Nearly 50 high school physics teachers from across New York state and the Northeast gathered at the Cornell Laboratory for Accelerator-based Sciences and Education (CLASSE) Institute for Physics Teachers (CIPT) fall workshop, "Particle Physics and the Higgs Boson," Oct. 27.
The day included tours of facilities, a lecture on the Higgs Boson particle by Maxim Perelstein, associate professor of physics, who sponsored the event through a National Science Foundation (NSF) CAREER award, and two lab activities that teachers can take back to their classrooms.
"Professor Perelstein's presentation helped to clarify my understanding of how physicists use accelerators such as the [Large Hadron Collider] to explore fundamental particles and forces," said Sean Daugherty, a teacher at Newark Valley High School. "His analogy of smashing billiard balls together and producing an elephant (briefly) is one which I will use with my students to help their understanding."
Andy Hain, a physics and chemistry teacher at Campbell-Savona Central School, has been attending CIPT workshops since the program started in 2002. His students are curious about the items in physics and chemistry that go beyond what is needed to know for the Regents exams, he said. "Such things as what particle accelerators do, what is string theory, what is dark matter … all of these topics have been covered at workshops I have attended at Cornell."
The two lab activities dealt with light-emitting diodes (LEDs) and measuring the speed of light. The LED lab, conducted by New York City physics teacher Howard Spergel '78, had teachers working in teams to measure the electrical energy lost and frequency of light emitted by variously colored LEDs.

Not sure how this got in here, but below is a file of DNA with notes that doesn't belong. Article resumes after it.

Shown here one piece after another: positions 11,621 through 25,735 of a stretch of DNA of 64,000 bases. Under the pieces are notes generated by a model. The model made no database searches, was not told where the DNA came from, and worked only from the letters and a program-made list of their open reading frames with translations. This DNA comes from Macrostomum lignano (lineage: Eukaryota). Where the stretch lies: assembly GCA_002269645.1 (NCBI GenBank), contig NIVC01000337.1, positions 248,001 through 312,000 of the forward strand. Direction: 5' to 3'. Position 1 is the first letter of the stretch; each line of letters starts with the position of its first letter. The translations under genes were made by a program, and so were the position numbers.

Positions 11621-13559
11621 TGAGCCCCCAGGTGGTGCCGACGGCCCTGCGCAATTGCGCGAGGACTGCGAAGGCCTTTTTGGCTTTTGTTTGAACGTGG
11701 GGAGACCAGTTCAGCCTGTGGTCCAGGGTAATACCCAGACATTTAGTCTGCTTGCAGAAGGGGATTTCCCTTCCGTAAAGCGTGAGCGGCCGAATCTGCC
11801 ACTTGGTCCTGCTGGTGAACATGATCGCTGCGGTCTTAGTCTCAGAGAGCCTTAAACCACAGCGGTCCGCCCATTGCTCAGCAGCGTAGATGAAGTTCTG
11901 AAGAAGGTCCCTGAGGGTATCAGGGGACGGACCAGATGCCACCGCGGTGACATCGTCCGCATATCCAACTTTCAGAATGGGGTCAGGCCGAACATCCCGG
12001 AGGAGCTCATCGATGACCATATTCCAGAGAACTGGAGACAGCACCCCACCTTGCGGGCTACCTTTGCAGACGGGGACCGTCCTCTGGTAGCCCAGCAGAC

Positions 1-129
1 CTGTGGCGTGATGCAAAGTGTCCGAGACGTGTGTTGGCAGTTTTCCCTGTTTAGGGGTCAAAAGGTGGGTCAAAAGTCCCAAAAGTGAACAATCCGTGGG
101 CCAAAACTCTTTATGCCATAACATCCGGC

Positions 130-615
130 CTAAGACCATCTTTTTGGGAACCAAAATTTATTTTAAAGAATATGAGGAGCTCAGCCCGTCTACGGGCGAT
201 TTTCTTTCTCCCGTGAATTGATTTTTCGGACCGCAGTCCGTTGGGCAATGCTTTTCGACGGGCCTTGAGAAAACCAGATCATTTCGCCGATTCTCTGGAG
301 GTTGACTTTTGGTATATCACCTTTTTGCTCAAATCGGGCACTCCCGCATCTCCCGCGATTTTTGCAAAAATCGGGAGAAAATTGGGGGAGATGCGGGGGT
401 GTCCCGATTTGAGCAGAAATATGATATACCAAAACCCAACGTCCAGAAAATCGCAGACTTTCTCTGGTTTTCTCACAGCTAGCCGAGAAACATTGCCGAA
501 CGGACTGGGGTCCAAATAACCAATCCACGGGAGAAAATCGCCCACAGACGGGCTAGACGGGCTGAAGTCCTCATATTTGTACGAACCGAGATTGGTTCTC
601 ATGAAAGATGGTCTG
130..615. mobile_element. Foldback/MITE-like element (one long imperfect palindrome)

The speed of light lab, run by Whitney Point physics teacher Walter Peck, involved mirrors and using optics and electronic components such as a laser, beam splitter, photodiode and a Fresnel lens to measure extremely short time intervals using an oscilloscope. Teams of teachers worked together to troubleshoot issues that might occur in a classroom setting.
Many of the labs are offered by the CIPT Lending Library, a database of more than 40 lab kits and equipment that teachers can borrow. The labs are designed to be applicable to issues in society and relevant to high school physics and chemistry curricula in New York state.
"Small schools cannot afford to buy expensive lab materials, which is one of the reasons CIPT is so valuable to physics teachers," said Jeanne Raish, a physics and chemistry teacher in Avoca, N.Y. "The labs are great hands-on and minds-on activities that I can share with my students." The LED lab, she continued, will allow her students to explore the relationship between energy, frequency and Planck's constant -- especially timely given the 50th anniversary of the invention of the LED this year.
"Since its inception, CIPT has been an incredibly successful program," said Lora Hine, director of educational programs at CLASSE. "We at CLASSE want to see it live on in the capacity that we're able to support it. Our goal is to uphold the mission of CIPT by updating teachers on advances in science, providing educators with the equipment they need for rigorous laboratory investigations, and encouraging teachers to utilize CLASSE as a resource for student inquiry and discovery."
The transition to CLASSE assuming stewardship of the CIPT Lending Library and periodic teacher training institutes, following the end of CIPT's NSF funding period in 2011, was overseen and supported by Robert Buhrman, senior vice provost for research at Cornell and founder of CIPT.
Xraise, the outreach program within CLASSE, will sustain CIPT as part of its regular slate of outreach activities. The next workshop is in April 2013.
Julian Montijo '15 is a writer intern for the Cornell Chronicle.